When Cindy Clark thought of settling down at the age of 63, palm trees and piña coladas weren’t really on her mind. Instead, it was managing a house of 20 young women. Clark is Delta Gamma’s house mom at Wittenberg University….but whatever you do, do not refer to her as a house mom, something I quickly found out.
“Young Lady I am not your House mom!” said Clark. “When I think of a house mom, I think of a little white-haired lady that sits on her couch knitting all day and takes naps. Although I do knit that’s not what I do the whole day, I also play games on the computer.”
Clark grew up in Urbana, Ohio and lived there for 20 years. She then moved to Tulsa, Oklahoma and married her first husband. She got a job working for a non-profit and municipal government administration doing office work. Two divorces and a set of twins later, Clark moved back to Urbana to be with her sick parents and to raise her kids in a small town atmosphere. After her kids graduated high school, Clark worked in commercial property management. With this job, came a lot of moving around to places like Indiana, Chicago, and Philadelphia.
“I was working 60 or more hours a week and I was getting close to retirement age and thought well maybe I should semi retire.”
Clark was familiar with being a house director because she had worked as one for the Gamma Phi Beta sorority on Wittenberg’s Campus for one year before her job as property manger transferred her to Indiana.
After living in the Delta Gamma house as the house director for six years, there are a few things Clark has learned. There are good and bad things when it comes to being a house mom. The good things include making her own schedule, having a lot of free time to sell her jewelry and go antique shopping, and not rushing around and going to the office everyday. The bad things include when microwaves catch on fire, the gas leaks, the toilets break, or when Springfield neighbors want to “come over and hang out with the girls.”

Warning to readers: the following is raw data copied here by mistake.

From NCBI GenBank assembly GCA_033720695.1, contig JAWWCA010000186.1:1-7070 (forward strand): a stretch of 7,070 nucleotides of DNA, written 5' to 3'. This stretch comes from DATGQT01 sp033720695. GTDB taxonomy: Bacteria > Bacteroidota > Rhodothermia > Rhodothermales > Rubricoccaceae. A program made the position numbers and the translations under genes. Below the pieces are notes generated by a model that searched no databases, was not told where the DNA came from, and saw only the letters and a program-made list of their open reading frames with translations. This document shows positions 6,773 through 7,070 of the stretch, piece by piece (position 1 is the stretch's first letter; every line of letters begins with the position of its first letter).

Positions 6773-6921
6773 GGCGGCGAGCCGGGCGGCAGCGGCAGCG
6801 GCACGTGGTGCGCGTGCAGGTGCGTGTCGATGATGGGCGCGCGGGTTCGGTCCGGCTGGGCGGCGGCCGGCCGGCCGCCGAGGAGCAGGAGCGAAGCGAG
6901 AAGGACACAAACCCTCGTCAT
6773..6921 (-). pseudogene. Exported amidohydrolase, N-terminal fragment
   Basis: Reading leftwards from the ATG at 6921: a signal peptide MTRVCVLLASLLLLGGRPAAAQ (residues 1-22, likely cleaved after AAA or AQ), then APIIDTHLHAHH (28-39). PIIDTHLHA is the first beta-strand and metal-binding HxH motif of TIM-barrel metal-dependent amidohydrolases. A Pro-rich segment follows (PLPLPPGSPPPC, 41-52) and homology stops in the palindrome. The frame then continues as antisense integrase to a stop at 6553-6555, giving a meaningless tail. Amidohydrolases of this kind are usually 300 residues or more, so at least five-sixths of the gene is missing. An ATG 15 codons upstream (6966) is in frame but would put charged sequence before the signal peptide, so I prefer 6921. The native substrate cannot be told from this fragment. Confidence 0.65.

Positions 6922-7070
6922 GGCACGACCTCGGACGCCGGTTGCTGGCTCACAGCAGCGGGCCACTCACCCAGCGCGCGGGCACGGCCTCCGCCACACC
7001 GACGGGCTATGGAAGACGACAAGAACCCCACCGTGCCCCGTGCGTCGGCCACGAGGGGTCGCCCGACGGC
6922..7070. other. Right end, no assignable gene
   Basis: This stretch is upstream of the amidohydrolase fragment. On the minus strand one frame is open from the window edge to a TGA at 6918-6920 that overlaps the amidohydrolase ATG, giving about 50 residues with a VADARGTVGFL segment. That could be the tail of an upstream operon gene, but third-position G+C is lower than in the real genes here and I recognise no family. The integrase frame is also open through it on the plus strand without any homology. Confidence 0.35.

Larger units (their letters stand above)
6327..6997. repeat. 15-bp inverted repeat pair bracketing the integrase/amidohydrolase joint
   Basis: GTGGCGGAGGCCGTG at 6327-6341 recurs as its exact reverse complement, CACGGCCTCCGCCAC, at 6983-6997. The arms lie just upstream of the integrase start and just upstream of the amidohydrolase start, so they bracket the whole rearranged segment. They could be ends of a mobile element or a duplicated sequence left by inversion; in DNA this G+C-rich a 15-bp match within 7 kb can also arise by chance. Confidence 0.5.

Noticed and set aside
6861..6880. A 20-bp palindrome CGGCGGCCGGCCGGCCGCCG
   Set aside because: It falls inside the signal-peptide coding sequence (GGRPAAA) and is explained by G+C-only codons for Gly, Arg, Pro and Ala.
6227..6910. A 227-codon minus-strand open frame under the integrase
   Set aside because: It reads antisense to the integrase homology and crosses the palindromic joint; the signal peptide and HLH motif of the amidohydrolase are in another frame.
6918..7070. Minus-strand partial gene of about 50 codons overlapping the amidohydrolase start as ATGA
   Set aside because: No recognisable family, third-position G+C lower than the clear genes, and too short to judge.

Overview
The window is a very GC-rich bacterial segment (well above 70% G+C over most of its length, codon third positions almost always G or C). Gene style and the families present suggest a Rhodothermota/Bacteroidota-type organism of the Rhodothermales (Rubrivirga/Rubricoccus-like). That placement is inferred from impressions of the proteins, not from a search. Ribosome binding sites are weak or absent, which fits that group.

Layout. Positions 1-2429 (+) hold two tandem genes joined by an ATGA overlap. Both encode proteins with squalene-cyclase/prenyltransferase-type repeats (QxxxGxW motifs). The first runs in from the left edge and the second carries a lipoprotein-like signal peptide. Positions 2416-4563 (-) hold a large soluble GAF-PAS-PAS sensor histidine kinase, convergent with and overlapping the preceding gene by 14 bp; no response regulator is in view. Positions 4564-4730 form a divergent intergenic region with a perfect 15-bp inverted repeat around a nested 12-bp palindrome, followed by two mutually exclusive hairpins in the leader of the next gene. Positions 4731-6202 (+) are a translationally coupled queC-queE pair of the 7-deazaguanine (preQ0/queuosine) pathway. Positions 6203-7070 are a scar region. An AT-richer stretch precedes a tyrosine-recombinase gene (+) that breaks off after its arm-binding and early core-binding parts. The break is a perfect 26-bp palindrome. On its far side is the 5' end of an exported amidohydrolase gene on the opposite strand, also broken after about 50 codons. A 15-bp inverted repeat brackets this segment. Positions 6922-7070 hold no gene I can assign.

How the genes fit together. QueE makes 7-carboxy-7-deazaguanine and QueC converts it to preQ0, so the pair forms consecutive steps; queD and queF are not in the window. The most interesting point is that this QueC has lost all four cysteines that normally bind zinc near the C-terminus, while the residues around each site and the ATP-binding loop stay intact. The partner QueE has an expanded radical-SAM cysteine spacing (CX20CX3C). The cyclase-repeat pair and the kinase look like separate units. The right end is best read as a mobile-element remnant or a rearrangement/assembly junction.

Although the easy schedule makes this job look like a walk in the park, there are some times when she wishes she was anything but a house mom.
“There was a girl a Purdue who denied she was pregnant for seven months. One night she went into false labor. I went up to her room and she had been sitting there for two hours with her friends who obviously didn’t know anything about having a baby. I had to call the emergency squad and go to the hospital and stay there with her until they decided she was okay to leave.”
“Having a house director is not required, but is strongly encouraged and some national organizations do require it for their local chapters,” said Director of Greek Life, Carol Nickoson.
Nickoson says that each sorority and fraternity has housing corporations usually made up of alumni of the organization or they report to national house corporations that operate with the national fraternity or sorority. These corporations are responsible for hiring and supervising the house director and any other necessary staff.
Without a house director, Clark thinks it’s a big liability to have a lot of girls in one house without some kind of supervision. She has kids of her own, so to say that is just the motherly instinct of her.
On top of being a House Director, Cindy is a ‘handy-man.’ Last week she even fixed a broken door-knob on senior Francine Murzysnki’s door. Murzysnki, who has lived in the house for two years has become close with Clark.
“Cindy and I have gotten really close since I have lived in the house for two years,” said Murzysnki. “She is always there when I need a favor, a handy man, or even just advice. She really is like a mom to us rather than someone who does this just for income.”
Although this is something Clark never pictured herself doing, there is certainly never a dull moment.
“If I want people to know one thing is that I’m here for them,” said Clark. “I’m not here to tell you to clean your room or judge you; I am here if you want to come into my apartment, sit down and cry, or whatever. It has been an enjoyable experience for me.”